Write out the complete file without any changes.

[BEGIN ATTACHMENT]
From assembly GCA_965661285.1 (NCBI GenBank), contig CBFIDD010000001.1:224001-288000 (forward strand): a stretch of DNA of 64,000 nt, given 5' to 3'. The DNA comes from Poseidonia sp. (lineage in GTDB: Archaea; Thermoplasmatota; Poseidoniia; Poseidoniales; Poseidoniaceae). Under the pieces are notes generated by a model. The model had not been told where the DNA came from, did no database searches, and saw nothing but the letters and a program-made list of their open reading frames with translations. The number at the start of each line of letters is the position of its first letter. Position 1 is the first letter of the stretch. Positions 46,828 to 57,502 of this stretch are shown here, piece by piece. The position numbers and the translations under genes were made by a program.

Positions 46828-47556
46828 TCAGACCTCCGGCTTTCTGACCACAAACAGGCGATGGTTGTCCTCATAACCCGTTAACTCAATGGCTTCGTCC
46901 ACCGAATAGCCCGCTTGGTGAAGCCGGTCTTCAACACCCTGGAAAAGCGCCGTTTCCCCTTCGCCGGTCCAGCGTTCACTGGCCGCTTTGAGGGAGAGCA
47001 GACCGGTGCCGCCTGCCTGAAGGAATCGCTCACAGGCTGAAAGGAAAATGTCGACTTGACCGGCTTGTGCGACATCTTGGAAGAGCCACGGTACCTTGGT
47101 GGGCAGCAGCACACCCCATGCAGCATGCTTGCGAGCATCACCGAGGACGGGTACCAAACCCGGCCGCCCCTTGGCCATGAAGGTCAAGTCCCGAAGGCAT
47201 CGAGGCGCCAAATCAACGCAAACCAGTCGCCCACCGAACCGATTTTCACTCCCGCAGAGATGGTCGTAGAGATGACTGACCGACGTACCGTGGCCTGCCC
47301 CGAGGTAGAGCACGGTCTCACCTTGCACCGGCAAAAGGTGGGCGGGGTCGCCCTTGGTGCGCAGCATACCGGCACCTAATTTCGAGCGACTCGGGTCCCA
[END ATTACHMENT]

From assembly GCA_965661285.1 (NCBI GenBank), contig CBFIDD010000001.1:224001-288000 (forward strand): a stretch of DNA of 64,000 nt, given 5' to 3'. The DNA comes from Poseidonia sp. (lineage in GTDB: Archaea; Thermoplasmatota; Poseidoniia; Poseidoniales; Poseidoniaceae). Under the pieces are notes generated by a model. The model had not been told where the DNA came from, did no database searches, and saw nothing but the letters and a program-made list of their open reading frames with translations. The number at the start of each line of letters is the position of its first letter. Position 1 is the first letter of the stretch. Positions 46,828 to 57,502 of this stretch are shown here, piece by piece. The position numbers and the translations under genes were made by a program.

Positions 46828-47556
46828 TCAGACCTCCGGCTTTCTGACCACAAACAGGCGATGGTTGTCCTCATAACCCGTTAACTCAATGGCTTCGTCC
46901 ACCGAATAGCCCGCTTGGTGAAGCCGGTCTTCAACACCCTGGAAAAGCGCCGTTTCCCCTTCGCCGGTCCAGCGTTCACTGGCCGCTTTGAGGGAGAGCA
47001 GACCGGTGCCGCCTGCCTGAAGGAATCGCTCACAGGCTGAAAGGAAAATGTCGACTTGACCGGCTTGTGCGACATCTTGGAAGAGCCACGGTACCTTGGT
47101 GGGCAGCAGCACACCCCATGCAGCATGCTTGCGAGCATCACCGAGGACGGGTACCAAACCCGGCCGCCCCTTGGCCATGAAGGTCAAGTCCCGAAGGCAT
47201 CGAGGCGCCAAATCAACGCAAACCAGTCGCCCACCGAACCGATTTTCACTCCCGCAGAGATGGTCGTAGAGATGACTGACCGACGTACCGTGGCCTGCCC
47301 CGAGGTAGAGCACGGTCTCACCTTGCACCGGCAAAAGGTGGGCGGGGTCGCCCTTGGTGCGCAGCATACCGGCACCTAATTTCGAGCGACTCGGGTCCCA